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A Depressing But True Polemic on American Society Today
on June 8, 2011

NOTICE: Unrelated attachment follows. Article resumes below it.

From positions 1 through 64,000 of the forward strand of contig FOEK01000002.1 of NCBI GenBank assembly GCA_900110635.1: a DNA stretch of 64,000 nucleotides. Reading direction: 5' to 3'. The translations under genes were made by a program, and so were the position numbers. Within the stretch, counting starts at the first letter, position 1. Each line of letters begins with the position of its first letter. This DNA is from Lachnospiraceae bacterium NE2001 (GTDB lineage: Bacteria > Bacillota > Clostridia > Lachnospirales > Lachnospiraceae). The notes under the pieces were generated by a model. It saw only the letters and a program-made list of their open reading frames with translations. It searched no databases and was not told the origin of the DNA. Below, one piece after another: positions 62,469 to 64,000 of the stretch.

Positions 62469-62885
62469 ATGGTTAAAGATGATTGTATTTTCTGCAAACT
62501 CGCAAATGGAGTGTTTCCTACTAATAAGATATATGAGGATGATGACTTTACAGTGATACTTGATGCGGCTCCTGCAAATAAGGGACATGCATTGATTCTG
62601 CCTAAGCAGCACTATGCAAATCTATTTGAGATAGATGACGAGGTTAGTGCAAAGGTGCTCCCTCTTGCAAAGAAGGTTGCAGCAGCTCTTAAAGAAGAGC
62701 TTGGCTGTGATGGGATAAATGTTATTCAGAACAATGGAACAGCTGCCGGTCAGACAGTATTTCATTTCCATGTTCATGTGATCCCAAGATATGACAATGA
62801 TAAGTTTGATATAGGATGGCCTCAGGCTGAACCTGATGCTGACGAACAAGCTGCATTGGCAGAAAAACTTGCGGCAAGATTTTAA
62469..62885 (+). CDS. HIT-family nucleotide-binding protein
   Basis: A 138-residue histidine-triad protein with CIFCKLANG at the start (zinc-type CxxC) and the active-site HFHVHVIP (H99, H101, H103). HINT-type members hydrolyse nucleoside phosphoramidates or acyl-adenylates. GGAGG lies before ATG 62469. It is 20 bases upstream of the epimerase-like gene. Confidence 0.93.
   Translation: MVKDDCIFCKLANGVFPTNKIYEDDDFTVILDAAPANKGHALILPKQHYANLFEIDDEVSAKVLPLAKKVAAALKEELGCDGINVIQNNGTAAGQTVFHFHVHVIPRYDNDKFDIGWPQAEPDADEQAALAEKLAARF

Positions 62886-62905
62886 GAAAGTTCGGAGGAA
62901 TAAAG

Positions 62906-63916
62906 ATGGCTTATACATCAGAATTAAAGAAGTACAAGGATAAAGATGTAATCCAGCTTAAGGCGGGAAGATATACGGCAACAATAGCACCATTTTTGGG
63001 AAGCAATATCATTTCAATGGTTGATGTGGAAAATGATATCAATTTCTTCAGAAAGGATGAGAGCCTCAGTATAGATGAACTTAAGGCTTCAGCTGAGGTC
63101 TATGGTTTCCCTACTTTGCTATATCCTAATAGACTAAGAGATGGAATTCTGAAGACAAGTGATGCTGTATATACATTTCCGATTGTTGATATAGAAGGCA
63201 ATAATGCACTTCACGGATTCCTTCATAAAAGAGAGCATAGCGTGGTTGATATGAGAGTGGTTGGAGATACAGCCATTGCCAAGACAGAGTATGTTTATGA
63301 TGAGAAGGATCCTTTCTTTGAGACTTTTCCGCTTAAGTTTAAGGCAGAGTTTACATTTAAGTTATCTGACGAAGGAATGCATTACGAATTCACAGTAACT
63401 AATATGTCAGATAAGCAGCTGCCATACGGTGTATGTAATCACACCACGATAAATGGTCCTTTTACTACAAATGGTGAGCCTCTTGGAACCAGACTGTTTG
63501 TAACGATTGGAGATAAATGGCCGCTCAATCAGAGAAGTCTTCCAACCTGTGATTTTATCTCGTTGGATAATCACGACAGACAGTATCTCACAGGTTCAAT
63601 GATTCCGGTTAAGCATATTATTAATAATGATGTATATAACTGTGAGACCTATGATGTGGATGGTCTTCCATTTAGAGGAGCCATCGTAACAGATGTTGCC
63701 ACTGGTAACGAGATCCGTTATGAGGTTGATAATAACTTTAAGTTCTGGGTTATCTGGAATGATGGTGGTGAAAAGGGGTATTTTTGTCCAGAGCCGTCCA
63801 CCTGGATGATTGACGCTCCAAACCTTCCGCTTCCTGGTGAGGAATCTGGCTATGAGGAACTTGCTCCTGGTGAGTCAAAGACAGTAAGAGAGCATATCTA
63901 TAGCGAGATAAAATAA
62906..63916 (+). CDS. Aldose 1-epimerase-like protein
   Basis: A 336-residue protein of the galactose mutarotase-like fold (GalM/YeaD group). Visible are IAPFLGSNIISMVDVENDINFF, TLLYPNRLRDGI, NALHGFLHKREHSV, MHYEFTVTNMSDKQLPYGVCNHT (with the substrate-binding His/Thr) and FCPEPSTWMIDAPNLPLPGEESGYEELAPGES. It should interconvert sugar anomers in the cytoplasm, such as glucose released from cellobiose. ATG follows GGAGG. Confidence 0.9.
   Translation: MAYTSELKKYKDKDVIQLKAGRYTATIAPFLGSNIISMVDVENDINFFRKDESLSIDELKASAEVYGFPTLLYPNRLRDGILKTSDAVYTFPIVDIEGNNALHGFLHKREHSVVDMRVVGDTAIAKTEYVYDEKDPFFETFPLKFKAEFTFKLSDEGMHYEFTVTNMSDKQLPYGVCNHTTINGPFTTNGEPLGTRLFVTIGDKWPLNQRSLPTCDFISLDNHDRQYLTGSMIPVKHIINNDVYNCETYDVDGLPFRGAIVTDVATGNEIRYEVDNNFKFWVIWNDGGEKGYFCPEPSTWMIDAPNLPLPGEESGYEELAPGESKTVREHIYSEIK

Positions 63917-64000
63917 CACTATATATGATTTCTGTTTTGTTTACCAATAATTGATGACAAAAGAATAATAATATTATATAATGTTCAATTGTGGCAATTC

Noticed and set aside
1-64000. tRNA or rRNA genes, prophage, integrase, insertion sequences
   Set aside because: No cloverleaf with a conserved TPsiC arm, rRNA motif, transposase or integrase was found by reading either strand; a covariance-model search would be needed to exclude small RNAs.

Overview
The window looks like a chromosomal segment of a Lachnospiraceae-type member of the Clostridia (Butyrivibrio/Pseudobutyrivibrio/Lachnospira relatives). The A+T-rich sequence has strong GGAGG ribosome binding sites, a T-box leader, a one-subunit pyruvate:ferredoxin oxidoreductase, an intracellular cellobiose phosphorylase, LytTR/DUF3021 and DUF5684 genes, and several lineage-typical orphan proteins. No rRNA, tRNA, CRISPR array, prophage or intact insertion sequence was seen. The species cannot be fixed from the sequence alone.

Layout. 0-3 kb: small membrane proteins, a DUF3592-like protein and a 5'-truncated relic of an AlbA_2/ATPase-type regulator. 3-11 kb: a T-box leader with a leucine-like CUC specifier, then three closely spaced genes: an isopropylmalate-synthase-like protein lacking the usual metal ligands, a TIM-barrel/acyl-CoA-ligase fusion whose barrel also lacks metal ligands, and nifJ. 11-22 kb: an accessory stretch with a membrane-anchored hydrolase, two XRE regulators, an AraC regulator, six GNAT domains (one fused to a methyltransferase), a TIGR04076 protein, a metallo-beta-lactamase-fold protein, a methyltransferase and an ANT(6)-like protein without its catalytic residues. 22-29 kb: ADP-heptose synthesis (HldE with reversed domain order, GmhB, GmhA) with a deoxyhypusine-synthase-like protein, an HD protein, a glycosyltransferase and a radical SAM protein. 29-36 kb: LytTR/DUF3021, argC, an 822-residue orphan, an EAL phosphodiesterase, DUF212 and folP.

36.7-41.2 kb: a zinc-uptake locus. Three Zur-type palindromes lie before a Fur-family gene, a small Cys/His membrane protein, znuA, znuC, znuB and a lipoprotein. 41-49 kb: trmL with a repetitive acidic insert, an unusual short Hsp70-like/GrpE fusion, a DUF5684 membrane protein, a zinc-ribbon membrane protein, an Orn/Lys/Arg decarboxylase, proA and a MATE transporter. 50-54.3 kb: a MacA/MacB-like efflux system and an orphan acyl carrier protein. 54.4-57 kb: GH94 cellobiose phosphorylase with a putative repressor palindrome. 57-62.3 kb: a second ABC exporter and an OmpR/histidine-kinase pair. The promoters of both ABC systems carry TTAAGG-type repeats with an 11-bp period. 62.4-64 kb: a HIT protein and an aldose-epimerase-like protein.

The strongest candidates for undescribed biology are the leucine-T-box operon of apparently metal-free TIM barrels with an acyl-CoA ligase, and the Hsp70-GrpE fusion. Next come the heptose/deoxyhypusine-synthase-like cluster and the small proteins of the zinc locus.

In "Idiot America: How Stupidity Became a Virtue in the Land of the Free," journalist Charles P. Pierce does a fine job of bringing together the various components (ideology-driven government that had no use for facts; the unique American trait of assuming that since everyone is equal, my completely unfounded opinions on any given topic are as valid as those of experts who have studied the given topic for 40 years; and the rise of the Internet, a world of instantaneous communication where anybody can, and does, proclaim his/her beliefs at FULL CAPITALIZED FURY all the time) which resulted in the tremendously deep abyss in which the US now finds itself economically, morally and politically. This was published after Obama became the Democratic nominee for President but before the 2008 elections, and it focuses primarily, not surprisingly, on the Bush years. Pierce makes a case for America having always had its cranks and crackpots, people who enjoyed a full hearing and who even sometimes persuaded others that their crazy ideas had merit, but he notes that these were always fringe people, and now they have are center-stage. As just one example, he spends some time talking about the case in Dover, Pennsylvania, where the school board was taken over by creationists in around 2003/2004 and began insisting that "intelligent design" be taught in biology classes alongside evolution; this situation ended up in court, where the arguments put forth by the school board were thoroughly debunked (my favourite line comes from one of the creationists, a pastor named Mummert, who actually said, straight-faced, "we've been attacked by the intelligent, educated segment of our culture"!). And of course Pierce has a field day concerning Iraq and the WMD hoax, particularly as he includes interviews with real experts who were asked for their opinions and then, when they didn't give Bush the "reality" he wanted, were completely ignored and in some cases fired from their government jobs. Because, you know, the reality they described didn't match the ideology of the neocons. Pierce also goes back, discussing historical situations in the States to some degree, but also to a large degree turning to James Madison and the Federalist Papers, which indicate that Madison and the other Founding Fathers were absolutely certain that the only way this experiment in democracy could work would be if the electorate was intelligent and educated. These frequent referrals to the historical characters of the Enlightenment serve to contrast what the US has become in recent decades (Pierce goes back to Reagan and his idiotic "trickle-down" voodoo economics) versus what it was hoped, 200+ years ago, it would be. A very well-written and researched book, and one well worth reading, even though ultimately it's just incredibly depressing fare.